Those of you who are interested in this subject, read at your leisure Lev. 13th and 14th chapters. This is a picture of us all, of you and of me. We have inherited a sinful nature. Not one man, woman, or child, but has this disease clinging to us, and unless cleansed, we cannot partake of the bliss of the family of God! Respectability, honour, morality, and even loud profession, cannot save a soul or shelter it from eternal death. Even to a religious Nicodemus, the Lord says,


It may be, you mix with the children of God, you may be found in their company; but unless cleansed and renewed, you cannot be a partaker of their joy. Though you sit with the people of God you cannot enjoy their bliss.

We as believers have many failings among us, to our shame be it spoken; yet we have a joy unspeakable, and full of glory. How do we know the difference? Jesus passed by, touched the leprosy, and it departed, and they knew the time when their eyes were opened; they saw the pitfall and the ruin before them; Jesus had said, "Look unto me," and they looked and believed, for the Lord's word is, "Whosoever believeth hath everlasting life." They looked and found peace in believing. I heard — believed — have joy; Our Lord says "hath," not "shall have" (John 5:24). It is a present possession — hath life — peace — joy. You who have not believed have no joy.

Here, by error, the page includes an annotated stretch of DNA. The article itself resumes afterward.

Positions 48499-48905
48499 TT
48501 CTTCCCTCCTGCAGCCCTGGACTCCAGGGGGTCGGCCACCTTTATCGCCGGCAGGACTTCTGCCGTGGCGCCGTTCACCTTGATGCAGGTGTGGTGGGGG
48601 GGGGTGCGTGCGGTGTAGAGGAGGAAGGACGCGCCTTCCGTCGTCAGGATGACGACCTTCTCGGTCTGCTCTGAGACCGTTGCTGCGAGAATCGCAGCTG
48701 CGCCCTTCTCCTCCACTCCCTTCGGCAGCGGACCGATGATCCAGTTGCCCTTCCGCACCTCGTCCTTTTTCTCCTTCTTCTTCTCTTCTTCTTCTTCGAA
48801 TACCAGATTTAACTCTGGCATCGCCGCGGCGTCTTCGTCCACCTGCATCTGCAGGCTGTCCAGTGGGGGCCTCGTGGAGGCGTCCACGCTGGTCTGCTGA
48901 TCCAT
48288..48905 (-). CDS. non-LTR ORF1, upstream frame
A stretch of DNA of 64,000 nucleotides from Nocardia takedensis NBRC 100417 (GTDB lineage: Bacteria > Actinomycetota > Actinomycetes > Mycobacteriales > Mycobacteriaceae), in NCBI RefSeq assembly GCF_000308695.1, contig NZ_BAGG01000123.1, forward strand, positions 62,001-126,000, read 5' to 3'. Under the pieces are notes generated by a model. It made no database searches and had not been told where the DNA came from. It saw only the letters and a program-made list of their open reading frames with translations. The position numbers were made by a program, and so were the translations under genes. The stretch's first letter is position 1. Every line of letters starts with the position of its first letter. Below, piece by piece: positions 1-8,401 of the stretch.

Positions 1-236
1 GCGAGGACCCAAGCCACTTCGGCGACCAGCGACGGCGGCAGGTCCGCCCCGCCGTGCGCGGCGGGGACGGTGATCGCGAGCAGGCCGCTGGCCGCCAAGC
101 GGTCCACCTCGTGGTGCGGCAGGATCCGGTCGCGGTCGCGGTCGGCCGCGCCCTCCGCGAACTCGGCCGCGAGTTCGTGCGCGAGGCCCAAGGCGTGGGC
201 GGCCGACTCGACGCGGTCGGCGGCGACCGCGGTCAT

Not long ago a woman went to a doctor for advice in a trying complaint, from which she was suffering. After examining her for some time, he said, "There is something which must be removed at once, or you must lose your life!" She said, "I will consult my husband." On her return she said, "Is there no hope for me, unless I submit to the operation?" He said, "No hope, unless the tumour is removed at once." She said, "Then I will decide at once." The woman was wise. She decided, and decided wisely. Oh, wonderful grace! Matchless love! The feeblest cry — the weakest touch can arrest the Lord! He is aware of the faintest desire towards Himself. Perhaps some one is saying, "O, I wish I were happy;" may not some young man be saying, "Oh, I wish I were saved." He hears you! As when the poor woman who had long been suffering from an incurable disease, pressed in among the crowd following Jesus, and with her trembling hand touched the hem of His garment — that touch thrilled through Him — He knew who it was, and said, "Some one hath touched me." "Somebody!" asked the disciples, "why pick one out? Multitudes throng thee, yet thou sayest somebody hath touched me." But He said, "Virtue hath gone out from me!" He knew He had blessed some one, and when the woman saw she was not hid, she came trembling, and with quivering lip confessed, "Lord, I touched," and that brought out the gracious response, "Daughter, depart in peace."